House to ask government to raise 2000 tax revenue target
JAKARTA (JP): House of Representatives Commission IX for the state budget and banking wants the government to revise upward its tax revenue target for the 2000 budget.
The head of Commission IX, Sukowalujo Mintohardjo, said on Monday there was still room to increase the tax revenue target because the country's current tax to gross domestic product (GDP) ratio was still low compared to neighboring countries.
He also said that past experience showed that the government tended to always surpass its tax revenue target.
"We will ask the government to raise its tax revenue target in 2000," Sukowalujo told reporters following the commission's first internal meeting on the April-December 2000 state draft budget proposed by President Abdurrahman Wahid's administration last week.
He said the legislators did not specifically by how much the tax revenue should be revised.
Under the draft budget, the government has set its tax revenue target at Rp 97.78 trillion or around 10.6 percent of GDP -- as compared to 17 percent in Thailand, 37 percent in Malaysia, 21 percent in Singapore, 19 percent in Brunei and 16 percent in the Philippines.
The House is scheduled to approve the state budget proposal on Feb. 29 after it has been debated with the government.
Several economists and businesspeople have said it would be difficult for the government to achieve its tax revenue target this year because of the still weak economy.
But Sukowalujo believes the government can push itself to the upper limit to obtain a greater tax revenue.
"There are still loopholes ... there are still people (and companies) who can get away without paying taxes," he pointed out.
Sukowalujo also said that from now on, the main source of financing of the state budget should come from taxes.
He said the House would ask the government to immediately design a law on taxing private wealth to allow the government to widen its source of tax in the future.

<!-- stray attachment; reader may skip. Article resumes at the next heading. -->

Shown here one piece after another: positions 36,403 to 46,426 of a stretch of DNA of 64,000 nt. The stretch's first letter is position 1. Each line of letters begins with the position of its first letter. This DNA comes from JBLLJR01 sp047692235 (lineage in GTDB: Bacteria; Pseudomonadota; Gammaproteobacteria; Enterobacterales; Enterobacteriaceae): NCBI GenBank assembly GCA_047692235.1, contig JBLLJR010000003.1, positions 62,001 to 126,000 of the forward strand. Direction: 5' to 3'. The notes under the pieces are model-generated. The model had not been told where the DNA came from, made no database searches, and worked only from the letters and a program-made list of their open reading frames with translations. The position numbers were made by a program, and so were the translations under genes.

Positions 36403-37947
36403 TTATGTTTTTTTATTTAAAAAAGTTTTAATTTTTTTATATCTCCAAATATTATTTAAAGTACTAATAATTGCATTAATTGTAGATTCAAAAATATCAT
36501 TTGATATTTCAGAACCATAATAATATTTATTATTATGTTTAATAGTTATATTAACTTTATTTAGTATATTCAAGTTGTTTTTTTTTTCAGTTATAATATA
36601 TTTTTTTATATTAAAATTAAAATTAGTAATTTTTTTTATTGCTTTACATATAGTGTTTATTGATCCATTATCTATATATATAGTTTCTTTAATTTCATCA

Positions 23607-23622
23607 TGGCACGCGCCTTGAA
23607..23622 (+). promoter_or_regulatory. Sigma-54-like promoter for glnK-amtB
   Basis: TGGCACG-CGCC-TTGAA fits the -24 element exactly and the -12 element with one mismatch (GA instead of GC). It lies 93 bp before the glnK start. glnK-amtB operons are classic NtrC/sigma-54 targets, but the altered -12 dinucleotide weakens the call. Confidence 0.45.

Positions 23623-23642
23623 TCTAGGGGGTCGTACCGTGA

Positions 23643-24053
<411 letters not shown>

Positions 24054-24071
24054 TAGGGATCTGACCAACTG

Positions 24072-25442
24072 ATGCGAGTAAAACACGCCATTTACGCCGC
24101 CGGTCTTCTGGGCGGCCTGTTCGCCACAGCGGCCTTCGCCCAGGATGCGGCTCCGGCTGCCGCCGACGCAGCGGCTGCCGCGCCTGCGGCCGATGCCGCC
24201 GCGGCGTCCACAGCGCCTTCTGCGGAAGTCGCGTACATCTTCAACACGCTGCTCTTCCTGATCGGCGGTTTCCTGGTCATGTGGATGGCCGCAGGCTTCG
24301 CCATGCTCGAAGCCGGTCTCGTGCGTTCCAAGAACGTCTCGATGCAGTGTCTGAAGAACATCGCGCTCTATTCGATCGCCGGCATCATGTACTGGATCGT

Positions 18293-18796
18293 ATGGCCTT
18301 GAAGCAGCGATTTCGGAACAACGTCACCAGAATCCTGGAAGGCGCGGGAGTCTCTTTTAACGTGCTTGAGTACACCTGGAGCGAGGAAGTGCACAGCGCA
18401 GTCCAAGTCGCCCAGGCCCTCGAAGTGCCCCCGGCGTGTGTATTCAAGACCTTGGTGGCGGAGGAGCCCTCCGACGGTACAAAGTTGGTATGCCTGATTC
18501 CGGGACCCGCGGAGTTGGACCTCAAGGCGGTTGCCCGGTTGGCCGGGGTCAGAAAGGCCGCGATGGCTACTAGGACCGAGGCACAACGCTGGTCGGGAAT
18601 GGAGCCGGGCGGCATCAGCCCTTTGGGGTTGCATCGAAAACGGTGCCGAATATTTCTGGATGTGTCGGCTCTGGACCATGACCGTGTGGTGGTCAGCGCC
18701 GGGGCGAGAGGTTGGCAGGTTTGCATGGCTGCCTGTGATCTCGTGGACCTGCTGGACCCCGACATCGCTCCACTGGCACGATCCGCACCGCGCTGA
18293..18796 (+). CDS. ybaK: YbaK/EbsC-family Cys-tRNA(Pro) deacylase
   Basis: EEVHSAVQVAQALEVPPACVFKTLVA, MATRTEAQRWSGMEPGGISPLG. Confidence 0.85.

He said that under the current tax regime only land and buildings were defined as wealth.
"There are other forms of wealth that must be treated as taxable objects," he said.
The government is currently designing a new law on tax as part of efforts to reform the country's tax sector. The government is scheduled to submit the new law next month to the House.
Newly appointed director general of taxation Mahfudh Sidik said last week that his office was considering raising the personal income tax level up to 35 percent as part of the tax reforms.
The current personal income tax level ranges from 10 percent to 30 percent and also applies to corporate income tax.
He said that under the tax reform plans, the income tax of companies would be set at a flat rate of 25 percent.
The government has reclassified corporate and personal taxpayers into four groups according to size to improve taxation auditing and targeting large taxpayers.
Mahfudh said that obtaining the tax revenue target in the 2000 budget would be a tough job. He said it could only be achieved if the economy continued to recover.
In a bid to improve tax revenue, the government under its agreement with the International Monetary Fund, will abolish tax holidays it promised to grant certain new investment projects and replace those facilities with an investment tax allowance.
The government is also likely to abolish tax free zones, like those in Batam, Rempang and Galang islands in Riau.
The government will also abolish certain tax break facilities, and value-added tax exemptions, like those on capital goods. (rei)